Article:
The interns explained that the programme is not one where participants aren’t put to work, but rather, they were able to learn real skills in a professional environment.
Jaheim: When I first came to work study and they told me that I would be helping to manage the Ministry of Education website, that it would be a constant chore, something that when you do it every day, it would be something different every day and from my imagination I thought that it would have a lot of programming, a lot of script and code… But after actually coming into the workplace, doing it, I realised that… it was a schedule.
Shuntia: Working along with persons, in this Department you have an officer you have to work along with in order for them to teach you how the work is being done so, I’ve learned how to work along with other persons.
Stephen: I gained enough knowledge on how the court operates… I’ve learnt how to deal with people. I’ve learnt how to file mail; I’ve learnt how to dispatch mail properly; I’ve learnt how to use the index… I’ve learnt about filing punctuality reports on courts within Guyana of each district… I’ve also had the opportunity to go to the Public Service Commissions, the Lusignan Prison, GRA and even NIS.
The Work Study Programme helps students break out of their shells, gaining confidence, professionalism as well as knowledge that would help them in their future endeavours.
Jaheim: In terms of how I work, my schedule, what I have to do on a daily basis, I do believe that it is teaching me how to be on time, how to get my work done, how to be vigilant in doing the same thing every day.
Shuntia: It has helped me to prepare myself for the working world by being mature, and how to relate to others and how you should be able to work and to put myself in an adult’s position [and]; how to be a better person and to [pursue] your goals and not to fall back on them.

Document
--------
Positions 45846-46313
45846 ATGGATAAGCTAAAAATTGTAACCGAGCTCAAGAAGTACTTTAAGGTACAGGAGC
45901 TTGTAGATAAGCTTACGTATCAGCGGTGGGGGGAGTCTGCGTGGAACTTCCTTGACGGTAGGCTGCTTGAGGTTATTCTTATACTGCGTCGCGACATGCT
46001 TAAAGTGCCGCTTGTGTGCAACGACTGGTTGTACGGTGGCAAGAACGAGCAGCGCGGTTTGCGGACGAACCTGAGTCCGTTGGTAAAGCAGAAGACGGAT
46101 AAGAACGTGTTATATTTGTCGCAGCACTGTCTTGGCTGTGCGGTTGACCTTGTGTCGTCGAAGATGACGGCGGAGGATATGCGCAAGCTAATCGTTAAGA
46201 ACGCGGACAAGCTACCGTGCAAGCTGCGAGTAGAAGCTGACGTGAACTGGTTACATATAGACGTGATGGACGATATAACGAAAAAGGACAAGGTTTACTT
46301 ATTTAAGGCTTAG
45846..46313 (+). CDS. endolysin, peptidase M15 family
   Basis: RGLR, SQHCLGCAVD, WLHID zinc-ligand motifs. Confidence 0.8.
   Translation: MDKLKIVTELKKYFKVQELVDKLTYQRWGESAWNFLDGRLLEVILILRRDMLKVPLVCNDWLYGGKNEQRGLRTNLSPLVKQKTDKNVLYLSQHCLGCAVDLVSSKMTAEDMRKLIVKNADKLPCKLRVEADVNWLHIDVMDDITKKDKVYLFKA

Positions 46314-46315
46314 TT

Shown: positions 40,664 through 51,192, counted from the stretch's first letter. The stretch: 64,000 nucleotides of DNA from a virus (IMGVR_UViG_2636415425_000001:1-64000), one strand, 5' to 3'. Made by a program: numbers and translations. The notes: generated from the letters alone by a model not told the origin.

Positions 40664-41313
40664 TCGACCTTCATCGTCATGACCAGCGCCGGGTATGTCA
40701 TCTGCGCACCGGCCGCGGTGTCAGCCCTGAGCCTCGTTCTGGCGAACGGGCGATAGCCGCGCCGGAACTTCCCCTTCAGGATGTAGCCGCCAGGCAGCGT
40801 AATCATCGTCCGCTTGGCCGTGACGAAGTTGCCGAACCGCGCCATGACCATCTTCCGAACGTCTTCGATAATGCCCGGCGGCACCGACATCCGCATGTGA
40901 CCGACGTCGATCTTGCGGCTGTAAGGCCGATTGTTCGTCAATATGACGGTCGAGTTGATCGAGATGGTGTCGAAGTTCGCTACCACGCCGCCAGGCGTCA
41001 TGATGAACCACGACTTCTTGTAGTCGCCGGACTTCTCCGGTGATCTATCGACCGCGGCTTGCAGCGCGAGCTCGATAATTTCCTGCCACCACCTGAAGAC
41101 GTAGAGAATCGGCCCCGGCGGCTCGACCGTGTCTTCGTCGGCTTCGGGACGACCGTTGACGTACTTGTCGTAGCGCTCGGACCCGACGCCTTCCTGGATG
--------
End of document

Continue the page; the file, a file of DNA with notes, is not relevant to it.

Stephen: It is a very beneficial experience because I’ve learnt a lot.
Although some students were assigned positions outside of their ideal career choice, they continued to encourage other students to apply for the programme as the benefits far outweigh the disappointments.
Jaheim: For anybody that would like to do this as well, I would say that you shouldn’t overthink it. It is something that you learn through time and progress and there are always people who are there that are willing to teach you the ropes as you go along.
Shuntia: All I would say is, it’s a great experience, it’s a great programme for you to come into and be a part of because it’s a very good experience; it teaches you a lot, especially as a teenager… For me, it has been a great experience, and maybe for others it will be a great experience…I would encourage them to be a part of the programme.
Stephen: I think students should apply for work study so that they would gain the experience so that it would be easier on them when they’re actually employed.
Shania: For those students on the second batch, I would advise that you be open-minded, don’t be afraid to ask questions because there will always be people willing to answer you and make the best out of these five weeks because you never know where it could take you.
The Work Study Programme is just one of the initiatives that the Government has implemented to pursue its vision of an educated and skilled populace. The Government of Guyana through the Ministry of Education continues to ensure that young people are given every opportunity to become contributors to Guyana’s economy.